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Appearance Themes
A sledgehammer for your 1984 interface

Published on July 12, 2001
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Apple's 1984 Super Bowl advertisement has been routinely hailed as the greatest television commercial of all time. It was successful primarily because it dramatically portrayed how the Macintosh broke away from conformity and liberated users from the stifling environment imposed by "big brother" IBM. Ever since Apple's sledgehammer plowed into that big blue telescreen, Mac-users have identified themselves as nonconformists who insist on doing things their own way.

Apple has a different stance, however, when it comes to Appearance Themes—small files a user can install to dramatically change the look and feel of the Macintosh operating system. Apple has made it clear that it does not want its users to have the power to alter its graphical interface with custom appearance themes, an ironic stance for a company that is supposed to "think different."

Behind the themes

Apple planned to introduce custom appearance themes called Hi-Tech and Gizmo with its now-defunct Copland operating system. These themes resurfaced in pre-release versions of Mac OS 8.5 along with an additional theme called Drawing Board. Unfortunately, Apple pulled these custom themes from the final version of its new OS, and the only theme to be included was the standard Apple platinum.

Ironically, the architecture for supporting alternative appearance themes was still built into Mac OS 8.5, leading users to speculate whether Apple would introduce additional themes in a later version. Sadly, Apple did not.

Users say yes

Mac-users would not be deterred so easily, however. A group of eager programmers formed the Mac Themes Project and started work on a "theme machine" that could be used to create custom appearance themes for Mac OS 8.5 and up. The project's first theme, Paper, was rather plain, but it laid a foundation for other aspiring theme-writers to build upon.

And build they did—users started cranking out dozens of custom themes, from the sleek and shiny to the downright ostentatious. To keep track of these, opened a theme archive to showcase a selection of lively themes users could preview, download, and install for free.

Before long, a few themes for Mac OS X started to surface, an especially interesting development since many users have complained about the new Aqua interface. One issue in particular is the profusion of horizontal lines that make on-screen text difficult to read, a problem that can be easily resolved by installing a theme without lines.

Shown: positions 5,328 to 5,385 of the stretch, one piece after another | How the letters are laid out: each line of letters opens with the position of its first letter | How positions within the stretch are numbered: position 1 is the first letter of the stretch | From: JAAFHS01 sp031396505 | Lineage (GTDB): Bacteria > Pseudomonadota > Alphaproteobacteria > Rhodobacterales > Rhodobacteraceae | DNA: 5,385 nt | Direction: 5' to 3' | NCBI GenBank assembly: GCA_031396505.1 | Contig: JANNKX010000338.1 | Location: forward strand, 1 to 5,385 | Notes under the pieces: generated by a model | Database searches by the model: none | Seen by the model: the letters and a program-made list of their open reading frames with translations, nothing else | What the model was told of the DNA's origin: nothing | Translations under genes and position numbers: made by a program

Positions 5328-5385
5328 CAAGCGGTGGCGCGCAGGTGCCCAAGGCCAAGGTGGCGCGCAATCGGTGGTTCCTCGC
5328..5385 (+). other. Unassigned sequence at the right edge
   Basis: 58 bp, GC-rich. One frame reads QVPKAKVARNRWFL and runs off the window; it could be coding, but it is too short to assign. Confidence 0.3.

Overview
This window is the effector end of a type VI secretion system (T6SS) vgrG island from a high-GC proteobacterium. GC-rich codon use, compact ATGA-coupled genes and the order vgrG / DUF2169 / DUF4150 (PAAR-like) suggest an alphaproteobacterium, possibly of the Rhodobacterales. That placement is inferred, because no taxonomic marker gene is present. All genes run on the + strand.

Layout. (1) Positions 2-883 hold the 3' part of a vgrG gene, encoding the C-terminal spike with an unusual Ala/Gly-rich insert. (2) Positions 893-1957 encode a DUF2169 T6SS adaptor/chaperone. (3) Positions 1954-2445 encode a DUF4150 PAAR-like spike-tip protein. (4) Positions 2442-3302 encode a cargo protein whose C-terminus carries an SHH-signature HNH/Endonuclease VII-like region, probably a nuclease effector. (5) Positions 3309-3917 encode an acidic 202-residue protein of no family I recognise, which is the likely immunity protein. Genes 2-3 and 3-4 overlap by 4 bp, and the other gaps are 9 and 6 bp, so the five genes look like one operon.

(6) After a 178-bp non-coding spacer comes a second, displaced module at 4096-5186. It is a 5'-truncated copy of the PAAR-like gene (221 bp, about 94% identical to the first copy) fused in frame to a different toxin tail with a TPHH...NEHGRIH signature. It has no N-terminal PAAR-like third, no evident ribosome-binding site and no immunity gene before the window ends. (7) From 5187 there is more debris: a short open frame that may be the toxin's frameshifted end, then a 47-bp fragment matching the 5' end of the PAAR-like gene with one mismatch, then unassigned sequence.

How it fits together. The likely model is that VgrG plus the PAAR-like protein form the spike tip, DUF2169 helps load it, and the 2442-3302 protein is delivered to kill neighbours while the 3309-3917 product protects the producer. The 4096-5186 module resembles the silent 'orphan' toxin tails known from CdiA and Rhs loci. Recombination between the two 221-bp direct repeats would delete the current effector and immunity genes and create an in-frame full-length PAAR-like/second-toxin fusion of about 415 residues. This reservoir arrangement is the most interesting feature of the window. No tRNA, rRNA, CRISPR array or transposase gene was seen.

Apple says no

While Mac-users were thrilled with this freedom of choice, Apple was not. On April 17, Apple sent its legal attack dogs after the crew at the Mac Themes Project and ordered them to discontinue development of the Theme Machine. Apple alleged that the Theme Machine allowed others "to create themes that are identical or confusingly similar to Apple's copyrighted and trademarked themes," and threatened fines up to $150,000 for each "violation."

This argument made absolutely no sense, but it seemed to work nonetheless—the developer download page has been pulled from the Mac Themes Project web site.

One must wonder why Apple would go through such trouble to kill these seemingly harmless efforts. After all, how can custom-made appearance themes harm Apple? Perhaps Apple believes that forcing all Macintosh computers to bear a single standard interface—like the splashy "lickable" eye-candy called Aqua—will make Mac OS-based computers easier to recognize and strengthen the brand's identity in the long run.

Then again, perhaps Apple simply feels that its customers should not have the power to customize their user interface with an appearance that is not as "insanely great" as Aqua.

Conformity is not the key

Many of Apple's Buried Treasures remain six feet under only because the Cupertino giant sees no value in them. Appearance Themes, on the other hand, have been continually digging their way out of the ground whether Apple likes it or not.

Aspiring users are going to continue customizing the Macintosh interface in a variety of unorthodox ways, and Apple ought to know that forcing its own users to conform to a single look and feel could tragically backfire.

In the end, Apple's own aqua-flavored telescreen may end up blown to pieces by the nonconformist's sledgehammer.

Author's background: Matt Johnson is a graphic design student at Wayne State College in Nebraska and will graduate this December. He has been a Mac user for 17 years and enjoys creative writing, drawing cartoons, and adding content to his web site,